A Chief Constable Before His Time

Part 2

Major Egbert Napier

Norfolk County Constabulary


Major Egbert Napier Chief Constable Norfolk Constabulary 1909- 1915.

Major Egbert Napier, the Chief Constable of Norfolk County Constabulary, after not being called back to the colours, felt that he had no option but to take a commission in the army. He could have lived out the war in a secure post but he chose to go and serve his King and Country.

He initially joined the Northumberland Fusiliers as a Colonel, but took a reduction in rank to re-join his old regiment the Gordon Highlanders, initially serving in the 3rd Battalion, which remained in the UK as a reserve/training unit. However, on the 14th October 1916, he was sent to France as a replacement officer and was attached to the 1/5th Gordon Highlanders, a territorial unit, who were serving on the Somme.


A trench map of the Beaumont Hamel area for late 1916. The 153rd Brigade faced the Y-Ravine situated at the bottom of this map.

The 1/5th Gordons were part of the famous 51st (Highland) Division and it had been fighting on the Western Front since May of 1915. There is no mention of him joining the battalion in their war diary. The only record we have is the fact that his arrival to the battalion was recorded by Lieutenant Alexander Cheyne who was also serving them

Oct 15

Letters from JWC and Nora
Sing-song in loft with Padre in evening
Major Napier arrives.

At this time the battalion was at Courcelles and they held a church parade before sending out working parties.

When Major Napier joined his battalion the Battle of the Somme was coming to a climax and Field Marshall Haig was looking at one area on the battlefield that had held out since the 1st July 1916. Beaumont Hamel was a fortified village surrounded by a network of trenches, including the formidable position known as Y-Ravine which ran East to West about 800 metres South of Beaumont Hamel and was a deep ravine with steep sides and was lined with dug-outs.

The attack was set for the 13th November 1916 and the Highland Division were ordered to capture the fortified village. The plan was assisted by the fact that  a new front-line had been dug right under the noses of the Germans and a new mine would be fired under the old one at Hawthorn Ridge.

Zero Hour was set for 5.45 a.m. and at bayonet point, in frost, sleet, snow mud and fog the Highland Division attacked. The 1/5th Gordons were in support with the 1/7th Gordon Highlanders and the 1/6th Black Watch leading the advance.


The Newfoundland Memorial Park. Over this part of the park the 153rd Division advanced using the trenches in the middle distance as their jumping off point. The 51st (Highland) Division memorial can be seen in the distance. They entered the southern part of Beaumont Hamel.

The battalion reached the first German line and met no opposition but as they reached the second German line they found it strongly occupied. Here they became involved in hard fighting with the enemy and were assisted by the 6th Black Watch and the 7th Gordon Highlanders.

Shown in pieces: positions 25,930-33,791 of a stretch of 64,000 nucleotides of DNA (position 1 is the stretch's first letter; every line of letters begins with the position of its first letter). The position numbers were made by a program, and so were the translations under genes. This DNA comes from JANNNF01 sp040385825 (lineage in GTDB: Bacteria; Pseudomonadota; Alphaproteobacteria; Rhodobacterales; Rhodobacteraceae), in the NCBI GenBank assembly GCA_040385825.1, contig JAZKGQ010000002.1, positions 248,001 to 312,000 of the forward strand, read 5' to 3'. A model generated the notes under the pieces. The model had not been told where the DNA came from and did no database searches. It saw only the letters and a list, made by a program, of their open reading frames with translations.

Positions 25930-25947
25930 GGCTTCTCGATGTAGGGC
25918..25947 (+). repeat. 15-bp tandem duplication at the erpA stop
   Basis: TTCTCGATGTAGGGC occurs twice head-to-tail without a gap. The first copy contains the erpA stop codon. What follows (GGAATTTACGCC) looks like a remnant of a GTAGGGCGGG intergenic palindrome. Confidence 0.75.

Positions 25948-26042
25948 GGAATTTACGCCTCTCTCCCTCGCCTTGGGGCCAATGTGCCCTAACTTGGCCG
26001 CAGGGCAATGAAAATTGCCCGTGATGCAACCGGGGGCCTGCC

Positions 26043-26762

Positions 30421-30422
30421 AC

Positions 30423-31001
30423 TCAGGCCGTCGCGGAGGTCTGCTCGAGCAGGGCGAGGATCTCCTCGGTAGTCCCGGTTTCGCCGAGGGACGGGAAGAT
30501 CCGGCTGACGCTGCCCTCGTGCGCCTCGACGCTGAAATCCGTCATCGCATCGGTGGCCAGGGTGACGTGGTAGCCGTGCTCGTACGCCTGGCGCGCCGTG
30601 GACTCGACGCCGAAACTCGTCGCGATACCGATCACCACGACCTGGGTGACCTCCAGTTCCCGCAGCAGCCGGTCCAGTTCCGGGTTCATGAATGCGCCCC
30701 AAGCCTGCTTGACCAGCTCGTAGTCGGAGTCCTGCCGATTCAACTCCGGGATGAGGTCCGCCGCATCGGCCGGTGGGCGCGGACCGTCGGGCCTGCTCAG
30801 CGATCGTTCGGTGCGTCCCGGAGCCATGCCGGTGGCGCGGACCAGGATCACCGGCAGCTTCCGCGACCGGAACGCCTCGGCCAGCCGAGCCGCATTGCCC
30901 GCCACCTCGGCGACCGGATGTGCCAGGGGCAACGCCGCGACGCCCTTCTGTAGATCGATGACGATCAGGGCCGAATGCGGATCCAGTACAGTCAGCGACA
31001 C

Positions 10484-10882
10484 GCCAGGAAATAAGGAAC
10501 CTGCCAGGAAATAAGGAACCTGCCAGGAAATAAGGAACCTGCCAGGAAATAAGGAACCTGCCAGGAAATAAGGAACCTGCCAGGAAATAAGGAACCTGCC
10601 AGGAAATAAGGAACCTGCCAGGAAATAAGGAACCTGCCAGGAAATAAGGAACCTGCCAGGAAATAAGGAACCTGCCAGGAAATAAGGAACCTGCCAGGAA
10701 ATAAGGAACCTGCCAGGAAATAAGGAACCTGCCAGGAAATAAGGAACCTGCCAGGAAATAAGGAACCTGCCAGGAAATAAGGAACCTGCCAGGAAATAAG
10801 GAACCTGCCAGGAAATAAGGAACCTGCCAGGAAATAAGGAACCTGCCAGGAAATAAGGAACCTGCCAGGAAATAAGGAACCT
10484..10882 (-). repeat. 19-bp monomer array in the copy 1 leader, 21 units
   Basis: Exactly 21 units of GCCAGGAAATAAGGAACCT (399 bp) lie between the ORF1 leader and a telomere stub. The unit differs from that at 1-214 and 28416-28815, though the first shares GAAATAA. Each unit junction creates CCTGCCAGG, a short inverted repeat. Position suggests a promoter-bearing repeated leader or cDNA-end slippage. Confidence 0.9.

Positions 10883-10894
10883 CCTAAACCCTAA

They succeeded in clearing this line out by bombing their way through the communication trenches where they managed to reach the third German line and by this time only one officer was left in the two lead companies where by now they were also being supported 4th Gordon Highlanders and this meant that elements of the battalion reached the 4th
German line.

Although the 51st Division met with heavy resistance, especially from well-sited machine guns in various bunkers and cellars in the village, the Germans capitulated in the afternoon and they managed to join up their advance with other units and divisions where the 1/5th then formed a defensive flank to the east of Beaumont Hamel to join up with the 63rd (Naval) Division.


Beaumont Hamel in 1916.

Egbert Napier was not amongst the survivors. He had been killed in action during the advance along with 5 other officers and 60 other ranks. Knowing Napier like I do I think he would have led his men from the front and would have died quite early on. Certainly the war diary confirms that most of the officer casualties were incurred in the initial advance. His death is not mentioned in the war diary. The only record of his passing is mentioned in Lieutenant Cheyne’s diary,

Nov 13.

Receive 43 francs as C Coy Mess fund from 2/Lt Thomas.
Take 3 lines of trenches.
Officers killed – Major Napier, Capt Stephen, 2/Lts Wilson, Sykes, R.M. Ferguson, John Watt.
Wounded – Gilmore, Johnstone, Brackenridge, Gibb, Red, Manson, Capt Robertson, K W Ferguson
Killed OR -60
Wounded – 130
Missing- 40

The war diary considered their casualties light compared to the German losses and noted that they captured 305 men.

Major Napier’s passing was reported in the news and he was commemorated as ‘…a soldierly figure at all times’. The changes he made in Norfolk County Constabulary were ground breaking and, to my mind, was all for the greater good and for the welfare of the men who served under him. He has been recorded as a man with a kindly disposition and he was much loved by his officers. It was a sad loss to the service but he died fighting alongside his men and is almost certainly a hero in my books.

Most of the dead were taken to Mailly Wood Cemetery in Mailly Maillet where Major Napier now lies. He was 49 and he left a wife, Evangeline, and two daughters.


Egbert Napier’s grave in Mailly Maillet Cemetery.

I have visited Egbert Napier’s grave on a number of occasions and have stood by his it and held a small silence for a man I greatly respect.


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